When COVID-19 vaccines became available for physicians in December 2020, Howard Green, a Florida dermatologist in his early 60s, waited to hear about his vaccination appointment from a Tenet Healthcare hospital he’s affiliated with. But the call never came. Green wasn’t placed on the high-priority list, despite performing Mohs surgeries, which involve removing microscopic skin cancer growths from the faces of patients while they aren’t wearing masks and breathe directly in the direction of their doctor. Green’s wife, a dentist with no hospital connection, had no way of getting on any lists at all, so they knew they had to take vaccine matters into their own hands.

When Green heard through word of mouth and social media that a different hospital had leftover vaccines from a freezer box of 900, he jumped on the opportunity. “I drove to the hospital 60 miles away and stood in line for five hours to get it,” he says. “My wife had to do the same thing because no dentist got called. And we are both high risk, we both work with patients up close. I operate in the central face, and she does open-mouth aerosolized dental procedures.”

Green and his wife are part of the nationwide physician cohort that vaccination efforts didn’t correctly account for, placing some at the bottom of the list and leaving others out entirely. A number of family physicians, primary care providers and doctors not affiliated with hospitals still have no way of signing up to get immunized.

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“For community physicians who are not affiliated with a hospital, we are seeing this across the country,” says California physician Maryal Concepcion, citing a few colleagues who were passed over. “I was shocked that California Medical Association did not reach out to all its members,” she adds. Neither did the state’s dental association. Concepcion works for Adventist Health, a healthcare system, so she was able to get her shot, even though she is currently on maternity leave. Her husband, a family medicine physician who actively sees patients, got vaccinated too — and it was a relief knowing they’re both protected and can’t infect each other. “But the overall process could’ve been so much better,” she points out. “We could’ve had a national registry of medical professionals, and we would know beforehand who should be on that list.”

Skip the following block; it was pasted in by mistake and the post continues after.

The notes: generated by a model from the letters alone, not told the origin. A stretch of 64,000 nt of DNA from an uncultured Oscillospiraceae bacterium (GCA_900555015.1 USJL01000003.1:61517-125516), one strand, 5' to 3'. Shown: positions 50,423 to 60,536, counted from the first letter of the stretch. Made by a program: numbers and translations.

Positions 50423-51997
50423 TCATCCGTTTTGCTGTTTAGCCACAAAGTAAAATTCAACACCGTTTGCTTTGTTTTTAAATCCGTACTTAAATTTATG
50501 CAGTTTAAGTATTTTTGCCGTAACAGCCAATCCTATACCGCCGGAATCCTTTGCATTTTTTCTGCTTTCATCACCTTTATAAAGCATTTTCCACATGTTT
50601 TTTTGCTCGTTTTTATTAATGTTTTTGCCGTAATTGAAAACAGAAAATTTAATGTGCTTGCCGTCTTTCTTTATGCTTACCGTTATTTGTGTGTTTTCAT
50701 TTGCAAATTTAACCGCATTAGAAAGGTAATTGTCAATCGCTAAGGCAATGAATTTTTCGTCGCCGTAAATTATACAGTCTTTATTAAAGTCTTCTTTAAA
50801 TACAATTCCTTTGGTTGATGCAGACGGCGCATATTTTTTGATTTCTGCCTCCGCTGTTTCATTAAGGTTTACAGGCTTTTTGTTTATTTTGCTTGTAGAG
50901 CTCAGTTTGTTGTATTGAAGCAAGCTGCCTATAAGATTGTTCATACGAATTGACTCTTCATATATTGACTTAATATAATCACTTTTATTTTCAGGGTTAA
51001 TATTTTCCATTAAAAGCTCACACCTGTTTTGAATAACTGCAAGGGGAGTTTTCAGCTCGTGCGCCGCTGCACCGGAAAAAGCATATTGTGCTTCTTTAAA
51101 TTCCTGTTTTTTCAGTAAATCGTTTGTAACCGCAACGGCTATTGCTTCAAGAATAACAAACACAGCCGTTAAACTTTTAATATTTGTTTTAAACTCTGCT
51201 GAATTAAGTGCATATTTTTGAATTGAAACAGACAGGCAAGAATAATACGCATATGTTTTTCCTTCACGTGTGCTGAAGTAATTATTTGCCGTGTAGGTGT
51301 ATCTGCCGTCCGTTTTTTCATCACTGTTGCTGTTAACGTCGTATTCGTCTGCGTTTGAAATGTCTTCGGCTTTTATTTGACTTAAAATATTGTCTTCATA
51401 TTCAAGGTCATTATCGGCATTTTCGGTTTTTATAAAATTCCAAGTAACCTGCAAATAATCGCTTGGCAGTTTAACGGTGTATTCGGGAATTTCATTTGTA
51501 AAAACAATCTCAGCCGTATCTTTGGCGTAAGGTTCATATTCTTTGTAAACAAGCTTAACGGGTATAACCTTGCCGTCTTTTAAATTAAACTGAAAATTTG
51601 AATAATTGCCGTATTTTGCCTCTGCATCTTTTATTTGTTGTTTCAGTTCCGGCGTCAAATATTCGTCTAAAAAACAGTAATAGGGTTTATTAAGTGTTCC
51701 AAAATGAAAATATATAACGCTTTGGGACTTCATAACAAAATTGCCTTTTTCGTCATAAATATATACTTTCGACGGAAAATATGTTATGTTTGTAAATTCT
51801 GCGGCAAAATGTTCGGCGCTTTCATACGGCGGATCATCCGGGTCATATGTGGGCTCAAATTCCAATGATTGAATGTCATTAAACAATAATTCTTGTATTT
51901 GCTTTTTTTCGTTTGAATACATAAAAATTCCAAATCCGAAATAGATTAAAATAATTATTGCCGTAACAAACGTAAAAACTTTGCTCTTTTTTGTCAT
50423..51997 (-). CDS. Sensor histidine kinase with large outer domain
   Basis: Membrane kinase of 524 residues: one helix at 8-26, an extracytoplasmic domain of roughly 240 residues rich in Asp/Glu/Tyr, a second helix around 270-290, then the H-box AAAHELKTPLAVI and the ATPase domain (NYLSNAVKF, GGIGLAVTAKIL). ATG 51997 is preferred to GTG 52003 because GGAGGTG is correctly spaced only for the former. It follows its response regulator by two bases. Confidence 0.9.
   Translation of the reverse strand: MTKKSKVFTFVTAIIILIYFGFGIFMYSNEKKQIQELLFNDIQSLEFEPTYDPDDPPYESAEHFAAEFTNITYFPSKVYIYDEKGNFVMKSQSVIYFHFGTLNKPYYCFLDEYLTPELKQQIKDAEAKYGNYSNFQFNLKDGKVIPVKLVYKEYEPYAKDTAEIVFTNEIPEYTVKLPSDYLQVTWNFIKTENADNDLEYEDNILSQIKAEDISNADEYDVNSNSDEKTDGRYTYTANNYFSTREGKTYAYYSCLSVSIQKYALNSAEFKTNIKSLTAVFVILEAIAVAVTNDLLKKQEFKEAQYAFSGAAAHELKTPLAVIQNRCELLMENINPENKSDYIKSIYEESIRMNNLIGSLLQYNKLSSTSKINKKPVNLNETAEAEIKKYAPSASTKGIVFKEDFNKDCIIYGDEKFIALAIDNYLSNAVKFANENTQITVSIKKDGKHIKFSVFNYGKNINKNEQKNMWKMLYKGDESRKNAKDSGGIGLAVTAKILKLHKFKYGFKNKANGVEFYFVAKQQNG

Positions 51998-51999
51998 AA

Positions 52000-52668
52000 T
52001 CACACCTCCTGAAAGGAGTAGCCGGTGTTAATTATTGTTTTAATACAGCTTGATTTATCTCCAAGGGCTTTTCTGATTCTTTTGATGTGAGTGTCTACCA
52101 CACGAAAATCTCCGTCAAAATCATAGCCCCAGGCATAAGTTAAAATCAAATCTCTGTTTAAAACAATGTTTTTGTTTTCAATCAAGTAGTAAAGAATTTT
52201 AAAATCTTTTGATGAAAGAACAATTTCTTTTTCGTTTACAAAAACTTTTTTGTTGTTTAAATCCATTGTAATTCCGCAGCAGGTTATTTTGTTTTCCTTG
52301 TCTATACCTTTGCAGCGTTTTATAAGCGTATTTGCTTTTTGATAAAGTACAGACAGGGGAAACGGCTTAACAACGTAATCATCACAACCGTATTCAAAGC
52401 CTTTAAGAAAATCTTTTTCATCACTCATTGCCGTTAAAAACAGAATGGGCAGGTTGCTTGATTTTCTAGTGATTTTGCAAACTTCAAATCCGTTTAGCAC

Access to vaccines for physicians became such a sticking point that some hospitals issued a strict gag order precluding their doctors from speaking to journalists about it. One doctor who usually speaks to the media declined to comment for this story, apologizing and citing the gag order.

Physicians who received vaccines spoke about how privileged they felt being able to put their worries behind them and focus on treating patients, while some of their colleagues were still anxiety-ridden. “When I got my vaccine, it was the first time I felt the sense of relief and could be fully present for my patients without thinking of my own vulnerabilities,” says Eric Kutcher, an internal medicine resident at NYU Langone in New York City. He had been working in the ER and ICU since the pandemic began and was concerned about falling ill and bringing the virus home to his partner, a medical student. When Kutcher’s partner and father, a pediatric neurologist in private practice, got their shots three weeks later, coinciding with the day Kutcher received his second dose, they were ready to celebrate. “It was a big 24 hours for my family,” Kutcher says. Private practitioners keep the healthcare system working and must be protected too, he notes. “My hope is that as we continue with the rollout of the vaccines, people who aren’t necessarily affiliated with hospital systems can get the protection they need and deserve.”

That still hasn’t happened for Wisconsin physician Rose Kumar, who wrote an op-ed in MedPage about the apparent impossibility to get on the recipient list for private practitioners in her state. Neither the Wisconsin Medical Society nor the Wisconsin Department of Health Services could tell her how she and her staff could sign up. “Wisconsin healthcare is highly corporatized, so Wisconsin’s private practitioners tend to be invisible,” she says, even though they see COVID patients at their practice, many of whom are asymptomatic or think they have a cold — until the test comes back positive. “It was a big sore void that we were not included in the initial vaccination pool even though we are tier-one providers,” Kumar says. Now her county is starting a survey to gather the “nonaffiliated” providers, but as of this writing, Kumar still hasn’t gotten the vaccine.

Other private practitioners uniformly echo her woes. They comprise about 50% of American doctors, but they feel ignored and overlooked in an effort that’s crucial to public health. “This is a much bigger reveal that corporatized medicine takes priority, and people who are really working to serve the community are not valued,” Kumar says. “Just like the pandemic itself exposed bigger issues underlying our healthcare, this is yet another one.”